California Lawmakers Met Their Budget Deadline. Here’s What’s Left To Negotiate In The $300 Billion Spending Plan.

California budget: Big surplus, big differences - CalMatters

Source: Cap Radio, by Nicole Nixon

California state lawmakers approved a $300 billion budget this week, but several key sticking points remain between Governor Gavin Newsom and lawmakers, which could drag out negotiations on a final spending plan.

Under California law, the Legislature must approve a budget by June 15 or forfeit their pay and per diem until they do. The governor must sign the spending plan by June 30, in time for the state’s new fiscal year to begin on July 1.

Often, many budget details are worked out and approved in the weeks following those constitutional deadlines, which are referred to as “budget trailer bills.”

That appears to be the case once again this year, as top lawmakers and Newsom continue to negotiate over exactly how to spend a historic $98 billion surplus.

The budget approved by the Legislature Monday includes a record amount of money for public schools and higher education, as well as a total of $37.8 billion for budgetary reserves — nearly double the amount in savings before the pandemic in 2019.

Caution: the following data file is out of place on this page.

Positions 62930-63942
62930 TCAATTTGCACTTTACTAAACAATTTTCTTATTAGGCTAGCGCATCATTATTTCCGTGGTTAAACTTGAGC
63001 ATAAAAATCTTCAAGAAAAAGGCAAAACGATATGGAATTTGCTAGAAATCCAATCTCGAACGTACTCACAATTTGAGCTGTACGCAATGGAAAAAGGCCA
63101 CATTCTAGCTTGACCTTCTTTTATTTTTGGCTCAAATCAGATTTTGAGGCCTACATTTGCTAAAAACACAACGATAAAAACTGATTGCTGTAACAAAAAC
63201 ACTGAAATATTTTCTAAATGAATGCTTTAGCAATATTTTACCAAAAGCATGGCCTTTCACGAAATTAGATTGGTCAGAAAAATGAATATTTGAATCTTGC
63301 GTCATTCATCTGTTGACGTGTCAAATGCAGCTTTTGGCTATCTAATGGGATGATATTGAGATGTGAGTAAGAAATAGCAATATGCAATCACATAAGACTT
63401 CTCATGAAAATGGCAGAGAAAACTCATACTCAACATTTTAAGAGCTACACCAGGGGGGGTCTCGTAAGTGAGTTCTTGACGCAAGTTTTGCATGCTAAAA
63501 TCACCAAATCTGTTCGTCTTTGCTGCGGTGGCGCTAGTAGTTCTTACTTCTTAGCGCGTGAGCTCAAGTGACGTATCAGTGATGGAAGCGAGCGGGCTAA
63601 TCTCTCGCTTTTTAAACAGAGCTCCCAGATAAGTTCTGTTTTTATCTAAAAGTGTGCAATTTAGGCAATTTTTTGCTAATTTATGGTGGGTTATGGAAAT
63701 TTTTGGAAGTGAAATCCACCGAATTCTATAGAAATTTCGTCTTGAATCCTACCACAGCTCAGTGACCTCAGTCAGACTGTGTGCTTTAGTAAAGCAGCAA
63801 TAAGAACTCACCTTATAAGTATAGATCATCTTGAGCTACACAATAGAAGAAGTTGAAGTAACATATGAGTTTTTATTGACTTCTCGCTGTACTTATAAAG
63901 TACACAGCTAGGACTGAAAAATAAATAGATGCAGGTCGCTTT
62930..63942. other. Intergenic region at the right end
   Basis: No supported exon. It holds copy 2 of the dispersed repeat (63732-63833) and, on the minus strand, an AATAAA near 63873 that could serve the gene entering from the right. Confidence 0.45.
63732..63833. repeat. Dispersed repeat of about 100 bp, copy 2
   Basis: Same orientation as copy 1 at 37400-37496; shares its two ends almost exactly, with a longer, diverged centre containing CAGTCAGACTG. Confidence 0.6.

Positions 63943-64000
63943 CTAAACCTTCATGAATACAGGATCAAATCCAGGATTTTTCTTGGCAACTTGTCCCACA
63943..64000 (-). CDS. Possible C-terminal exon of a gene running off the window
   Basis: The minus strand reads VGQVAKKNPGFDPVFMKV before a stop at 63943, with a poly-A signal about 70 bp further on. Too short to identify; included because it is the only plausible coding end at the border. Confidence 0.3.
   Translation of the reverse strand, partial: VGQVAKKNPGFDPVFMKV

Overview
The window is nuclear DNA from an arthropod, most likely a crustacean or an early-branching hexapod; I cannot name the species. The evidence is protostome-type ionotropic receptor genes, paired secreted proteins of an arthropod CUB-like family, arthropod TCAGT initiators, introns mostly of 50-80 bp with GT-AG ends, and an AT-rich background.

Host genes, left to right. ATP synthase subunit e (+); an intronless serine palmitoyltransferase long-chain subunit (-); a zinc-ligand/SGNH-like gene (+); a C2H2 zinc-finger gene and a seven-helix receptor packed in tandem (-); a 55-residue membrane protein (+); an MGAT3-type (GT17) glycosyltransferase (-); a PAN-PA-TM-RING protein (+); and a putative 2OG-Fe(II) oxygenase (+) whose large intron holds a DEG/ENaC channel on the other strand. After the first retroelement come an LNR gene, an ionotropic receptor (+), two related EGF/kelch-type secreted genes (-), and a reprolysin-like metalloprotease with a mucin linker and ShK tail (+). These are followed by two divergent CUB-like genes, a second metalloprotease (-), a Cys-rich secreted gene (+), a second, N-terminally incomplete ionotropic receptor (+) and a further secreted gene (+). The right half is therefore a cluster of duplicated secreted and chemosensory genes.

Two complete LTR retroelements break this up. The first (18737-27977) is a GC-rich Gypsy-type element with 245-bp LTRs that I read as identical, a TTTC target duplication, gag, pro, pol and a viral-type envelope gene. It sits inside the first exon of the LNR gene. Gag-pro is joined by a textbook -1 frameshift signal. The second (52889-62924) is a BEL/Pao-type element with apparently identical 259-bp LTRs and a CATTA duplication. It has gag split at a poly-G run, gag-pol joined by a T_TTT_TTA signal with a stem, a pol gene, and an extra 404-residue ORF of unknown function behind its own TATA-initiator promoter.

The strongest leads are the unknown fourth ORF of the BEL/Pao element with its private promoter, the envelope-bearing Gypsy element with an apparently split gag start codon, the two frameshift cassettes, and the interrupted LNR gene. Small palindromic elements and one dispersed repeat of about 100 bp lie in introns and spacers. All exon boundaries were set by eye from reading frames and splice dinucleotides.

It also includes $40 billion for infrastructure projects and funding to make Medi-Cal available for every low-income undocumented resident.

Despite the budget’s monstrous size, there are still many details for lawmakers and the governor to work out.

Republican Assembly member Vince Fong (R—Bakersfield) said the approved budget “fails to adequately address critical and core crises facing our state from the devastating drought to catastrophic wildfires, to a potentially crippling power shortage.”

Fong, who is the top Republican on the Assembly Budget Committee, criticized Democrats for passing an incomplete spending plan to meet their deadline and planning to fill in the gaps later. The practice has become the norm in state budget-making over the past decade, though Republicans say it lacks transparency.